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Press Release

Pediatric Orthopaedic Surgeons Join other Physicians to Recommend "Hip Healthy Swaddling" to Avoid Hip Deformity in Infants

PR Newswire

ROSEMONT, Ill., May 1, 2012 /PRNewswire-USNewswire/ -- The following is being released by the American Academy of Orthopaedic Surgeons:

While tight swaddling may provide a newborn infant with a feeling of warmth and security, studies have found that regularly wrapping a child too tightly in a blanket or cloth may lead to an abnormal development of the hip joint, causing the ball of the hip to dislocate from the hip socket. To prevent developmental dysplasia of the hip (DDH), a common condition that if left untreated can cause limping, limb length discrepancy, and eventual pain and arthritis, the Pediatric Orthopaedic Society of North America (POSNA), the American Academy of Pediatrics (AAP), and the International Hip Dysplasia Institute (IHDI) are recommending a more contemporary form of swaddling, that allows ample room for hip and knee movement.

"Many cultures, and a growing number of Americans, practice traditional swaddling – the tight wrapping of infants with their legs together and fully extended," said orthopaedic surgeon Peter M. Waters, MD, president of POSNA. "Unfortunately, this practice places infants at a high risk for dysplasia.  Instead, the infant's arms and torso should be snugly wrapped, while the legs are wrapped loosely, ensuring the legs are bent up and out.  The legs should be free to move, and most importantly, the legs should never be wrapped in a 'straight down' position."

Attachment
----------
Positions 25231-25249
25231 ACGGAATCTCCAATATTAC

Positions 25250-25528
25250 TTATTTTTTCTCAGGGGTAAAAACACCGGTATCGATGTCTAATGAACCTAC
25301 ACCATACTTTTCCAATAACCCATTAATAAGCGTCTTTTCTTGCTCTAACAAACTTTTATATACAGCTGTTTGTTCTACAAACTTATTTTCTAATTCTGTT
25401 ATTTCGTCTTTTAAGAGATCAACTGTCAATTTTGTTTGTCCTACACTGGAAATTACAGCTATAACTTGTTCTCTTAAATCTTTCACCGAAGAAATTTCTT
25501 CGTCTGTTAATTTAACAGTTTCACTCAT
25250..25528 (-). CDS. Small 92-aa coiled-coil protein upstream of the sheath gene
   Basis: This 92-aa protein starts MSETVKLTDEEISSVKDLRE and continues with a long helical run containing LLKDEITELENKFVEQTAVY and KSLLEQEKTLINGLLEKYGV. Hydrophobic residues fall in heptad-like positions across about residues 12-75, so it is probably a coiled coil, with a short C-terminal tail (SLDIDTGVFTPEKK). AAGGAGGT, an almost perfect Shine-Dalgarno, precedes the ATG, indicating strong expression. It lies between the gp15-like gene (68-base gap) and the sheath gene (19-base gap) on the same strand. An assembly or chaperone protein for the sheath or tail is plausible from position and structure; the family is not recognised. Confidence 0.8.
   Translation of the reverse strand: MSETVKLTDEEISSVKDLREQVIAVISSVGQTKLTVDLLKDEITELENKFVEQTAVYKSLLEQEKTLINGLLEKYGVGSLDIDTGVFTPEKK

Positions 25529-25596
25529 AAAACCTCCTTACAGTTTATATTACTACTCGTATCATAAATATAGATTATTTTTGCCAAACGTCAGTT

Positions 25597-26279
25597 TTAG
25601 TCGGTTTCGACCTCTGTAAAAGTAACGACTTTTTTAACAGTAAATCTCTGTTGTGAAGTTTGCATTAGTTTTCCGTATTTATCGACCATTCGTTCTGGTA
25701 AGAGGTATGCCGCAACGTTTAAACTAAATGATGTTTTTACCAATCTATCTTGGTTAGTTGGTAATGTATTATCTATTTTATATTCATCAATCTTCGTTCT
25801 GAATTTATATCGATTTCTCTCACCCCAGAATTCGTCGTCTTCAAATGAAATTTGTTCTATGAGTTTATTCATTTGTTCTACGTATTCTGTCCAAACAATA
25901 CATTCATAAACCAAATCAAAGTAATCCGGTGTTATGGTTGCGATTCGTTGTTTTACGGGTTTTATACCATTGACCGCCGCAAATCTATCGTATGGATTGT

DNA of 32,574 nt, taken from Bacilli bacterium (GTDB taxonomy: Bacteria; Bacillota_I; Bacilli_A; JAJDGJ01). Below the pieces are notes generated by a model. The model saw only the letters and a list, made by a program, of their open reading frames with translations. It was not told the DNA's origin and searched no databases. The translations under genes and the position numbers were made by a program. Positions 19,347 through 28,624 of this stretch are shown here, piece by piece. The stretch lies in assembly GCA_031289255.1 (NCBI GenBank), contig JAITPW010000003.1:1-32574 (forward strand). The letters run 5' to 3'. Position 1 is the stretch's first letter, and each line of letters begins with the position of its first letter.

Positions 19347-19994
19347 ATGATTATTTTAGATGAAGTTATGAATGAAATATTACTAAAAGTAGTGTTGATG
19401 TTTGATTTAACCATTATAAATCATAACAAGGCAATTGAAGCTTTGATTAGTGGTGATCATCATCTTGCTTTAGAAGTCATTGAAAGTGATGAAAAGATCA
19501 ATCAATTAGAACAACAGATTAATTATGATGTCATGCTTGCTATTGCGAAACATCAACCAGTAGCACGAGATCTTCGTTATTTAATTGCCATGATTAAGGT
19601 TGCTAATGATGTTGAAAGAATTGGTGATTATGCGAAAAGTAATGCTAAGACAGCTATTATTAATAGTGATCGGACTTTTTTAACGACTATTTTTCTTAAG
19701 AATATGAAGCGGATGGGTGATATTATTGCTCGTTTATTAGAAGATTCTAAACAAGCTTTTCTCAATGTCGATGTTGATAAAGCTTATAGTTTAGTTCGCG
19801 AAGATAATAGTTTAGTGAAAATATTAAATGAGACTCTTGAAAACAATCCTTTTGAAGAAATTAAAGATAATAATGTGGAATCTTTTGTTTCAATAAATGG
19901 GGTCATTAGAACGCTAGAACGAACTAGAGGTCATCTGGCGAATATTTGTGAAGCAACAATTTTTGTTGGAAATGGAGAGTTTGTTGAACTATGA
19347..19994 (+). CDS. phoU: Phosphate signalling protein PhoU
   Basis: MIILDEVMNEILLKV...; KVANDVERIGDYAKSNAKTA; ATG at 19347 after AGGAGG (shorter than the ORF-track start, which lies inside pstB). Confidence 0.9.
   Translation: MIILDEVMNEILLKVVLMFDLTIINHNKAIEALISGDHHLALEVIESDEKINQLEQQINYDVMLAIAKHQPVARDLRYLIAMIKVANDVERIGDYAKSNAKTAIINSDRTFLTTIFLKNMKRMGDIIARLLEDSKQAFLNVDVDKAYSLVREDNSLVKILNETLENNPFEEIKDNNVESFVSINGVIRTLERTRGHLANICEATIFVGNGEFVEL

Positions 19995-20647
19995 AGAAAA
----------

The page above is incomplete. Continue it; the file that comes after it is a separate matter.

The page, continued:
Animal studies have shown that forced hip and knee extension in the neonatal period causes increased tension in the hamstring and hip muscles, which can lead to loose ligaments, instability, and eventually, dislocation of the thighbone from the hip socket.  Approximately one out of every 20 full-term babies has some hip instability, and 2-3 out of every 1,000 infants will require treatment, according to IHDI.

In contrast, cultures that carry their children in the straddle or "jockey" position, with their legs wrapped around a parent or caregiver's back or torso, have very low rates of hip dislocation. 'Hip-healthy swaddling' – where a blanket is more loosely wrapped around the baby's hips and legs – allowing for ample hip, knee and leg movement –  also can provide comfort and security to an infant without the risk for hip dislocation.

The POSNA supports a recent IHDI statement that calls for increased awareness and education on "healthy" swaddling. 

Specifically, IHDI recommends that a swaddled infant be able to bend their legs up and out.  The following techniques are recommended for safely swaddling an infant in a square blanket:

  • Option 1: Place the baby's head above the middle of one edge, tuck the right arm down and fold the right side of the blanket over the baby between the left arm and under the left side. Then, tuck the left arm down and fold the left edge of the blanket over the baby and under the right side. Fold or twist the bottom of the blanket up and loosely tuck it under one side of the baby
  • Option 2: Fold one corner of a square blanket down and place the baby with its head in the center above the folded corner. Straighten the right arm and fold the right corner of the blanket over the baby between the left arm and under the left side. Then, tuck the left arm down and fold the left corner or twist the bottom of the blanket loosely and tuck it under one side of the baby.

Watch the video to learn about hip-healthy swaddling methods:

For more information on swaddling, visit, or

SOURCE American Academy of Orthopaedic Surgeons

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